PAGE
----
BEETHOVEN: Symphony No. 5 in c, Opus 67; Piano Concerto No. 4 in G, Opus 58 – Emanuel Ax, piano/ San Francisco Symphony/ Michael Tilson Thomas, conductor – SFSmedia

by | May 15, 2011 | SACD & Other Hi-Res Reviews | 0 comments

BEETHOVEN: Symphony No. 5 in c, Opus 67; Piano Concerto No. 4 in G, Opus 58 – Emanuel Ax, piano/ San Francisco Symphony/ Michael Tilson Thomas, conductor – SFSmedia multichannel SACD 0037, 68:21 *****:

Now that Tilson Thomas and company have completed their landmark Mahler series it is good to see them continuing on and turning in other directions. The fact that it is Beethoven surprised me somewhat, as this pairing is more known for their adventurous programming, and this is certainly not that, but yet another foray into the tried and true, and heaven knows we are not in any sort of shortage as regards these two works.

But I am still happy to see them, if for no other reason than the fact that this is the best-sounding recording of either of these pieces that I have ever heard in my life.  The clarity, overwhelming presence, and stunning surround sound balance must be heard to be believed, the SFSO sounding like the best orchestra in the world. I am not the type of audiophile that glories in sound for sound’s sake if the interpretation is a dog; but I must admit that I could almost detect that in myself when listening to this recording, marveling many times at the sheer beauty of sound and the outstanding engineering that went into this effort. This is one honey of a recording.

Interpretatively it is actually middle of the road, but that is not a bad thing. Thomas is a proven Beethovenian, having completed a full set of the symphonies many years ago on Columbia with the English Chamber Orchestra. That set was a sparkle, using a smaller orchestra that provided a lean, energetic, and young man’s stab at the symphonies. This Fifth is not like that one; indeed, considering the recent spate of Beethoven symphony recordings the last ten years or so, this one seems a deliberate throwback, at least in the first movement. It is slower than most, and quite deliberate, though the conductor is quick to highlight certain aspects of phrasing that do provide some new illumination on the work. But generally speaking I was a bit fearful at what was to follow. I needn’t have worried—Thomas’s subsequent interpretative felicities show that he was not setting out to take us down memory lane, but was providing a very deliberate and careful approach to the motive-heavy first movement that springs the subsequent movements to life in a manner maybe not possible if not for this deceptive setup as fate first knocks at the door.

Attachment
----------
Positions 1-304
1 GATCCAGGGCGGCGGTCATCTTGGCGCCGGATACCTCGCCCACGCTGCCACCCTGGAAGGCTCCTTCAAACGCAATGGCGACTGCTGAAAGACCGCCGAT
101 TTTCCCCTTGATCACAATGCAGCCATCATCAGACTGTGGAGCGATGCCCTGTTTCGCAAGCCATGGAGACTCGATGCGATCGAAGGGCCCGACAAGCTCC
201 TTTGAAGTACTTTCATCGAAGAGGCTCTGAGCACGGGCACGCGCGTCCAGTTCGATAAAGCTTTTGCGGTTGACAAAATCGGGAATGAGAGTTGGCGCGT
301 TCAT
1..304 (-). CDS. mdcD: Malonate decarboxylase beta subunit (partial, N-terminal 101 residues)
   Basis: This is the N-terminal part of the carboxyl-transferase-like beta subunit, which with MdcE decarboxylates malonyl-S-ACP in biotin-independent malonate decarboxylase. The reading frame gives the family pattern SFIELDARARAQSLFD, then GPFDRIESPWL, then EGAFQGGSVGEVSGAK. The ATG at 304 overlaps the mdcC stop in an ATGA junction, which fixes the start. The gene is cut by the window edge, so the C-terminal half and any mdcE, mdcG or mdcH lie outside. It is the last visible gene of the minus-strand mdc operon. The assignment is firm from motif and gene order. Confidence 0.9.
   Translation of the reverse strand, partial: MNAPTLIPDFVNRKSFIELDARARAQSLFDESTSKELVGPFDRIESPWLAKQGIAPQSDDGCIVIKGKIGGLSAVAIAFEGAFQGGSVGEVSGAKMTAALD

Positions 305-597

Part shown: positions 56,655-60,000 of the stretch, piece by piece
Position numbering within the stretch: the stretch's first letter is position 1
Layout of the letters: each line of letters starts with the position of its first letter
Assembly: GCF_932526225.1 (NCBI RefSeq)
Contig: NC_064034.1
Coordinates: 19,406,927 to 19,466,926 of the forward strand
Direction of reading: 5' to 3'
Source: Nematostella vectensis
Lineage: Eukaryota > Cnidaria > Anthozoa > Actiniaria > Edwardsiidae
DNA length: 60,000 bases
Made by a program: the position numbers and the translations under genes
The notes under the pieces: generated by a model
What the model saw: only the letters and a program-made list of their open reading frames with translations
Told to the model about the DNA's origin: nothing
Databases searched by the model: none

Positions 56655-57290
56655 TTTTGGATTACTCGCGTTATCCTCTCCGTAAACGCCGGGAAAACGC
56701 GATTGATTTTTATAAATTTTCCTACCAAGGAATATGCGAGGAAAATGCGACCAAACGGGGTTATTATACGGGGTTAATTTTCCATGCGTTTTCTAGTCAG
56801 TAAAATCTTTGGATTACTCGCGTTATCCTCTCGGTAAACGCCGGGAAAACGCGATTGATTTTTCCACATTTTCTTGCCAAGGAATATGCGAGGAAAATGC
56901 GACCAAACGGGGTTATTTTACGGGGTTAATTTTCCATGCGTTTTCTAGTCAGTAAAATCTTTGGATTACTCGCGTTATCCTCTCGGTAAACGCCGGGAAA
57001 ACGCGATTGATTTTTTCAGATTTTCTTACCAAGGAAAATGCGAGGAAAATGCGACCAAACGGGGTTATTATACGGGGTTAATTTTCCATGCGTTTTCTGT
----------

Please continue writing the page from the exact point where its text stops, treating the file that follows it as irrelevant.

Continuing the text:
I do need to mention that many of the things I hear in this recording that strike me as unusual or even revelatory I do not believe solely the responsibility of the conductor. In this case there are things that have simply been overlooked or drowned out in other recordings that the engineers are able to bring to light here, especially some of the timpani work, often difficult to capture. This reading, while not groundbreaking in a major way, sounds fabulous and is very exciting and convincing.

The Fourth Piano Concerto, Beethoven’s greatest, has no want of great recordings. My favorite, unfortunately, is still sitting somewhere in the Polygram vaults, the ’70s reading of a bearded Bernstein conducting the Bavarian Radio Symphony on DG with Claudio Arrau, curiously also paired with the Fifth Symphony. That is a stunning reading of this marvelous work, and I wish DGG would get on it—or maybe Archivmusik—and release it. But I must confess that this new turn with Emanuel Ax, certainly one of the most overlooked of the “great” pianists today, gives it a run for the money. This is easily the best new recording of this piece I have heard in 20 years, everything perfectly proportioned, and captured in sound to die for. Ax has a very masculine touch in this work while filigreed with a feminine sensibility in his way with the many decorative passages that are the hallmark of this piece. Yet the heroic nature of the work is not ignored, and the final passages are as exciting as any you will ever hear.

This is in all ways a superb release. It is not indicated as to whether these forces are planning to complete all the symphonies or the piano concertos or both; but it would certainly be a wonderful idea to continue on with the mixing of both genres on each disc. I have a feeling that if that happens, we will have two sets that would rank with the very best.

[Of all the symphony orchestras who have been dropped by their record label and turned to doing their recordings themselves, the San Francisco Symphony has become the most appreciated by some audiophiles for its huge sonic advancement over the very poor last few recordings RCA Red Seal did for them…Ed.]

— Steven Ritter

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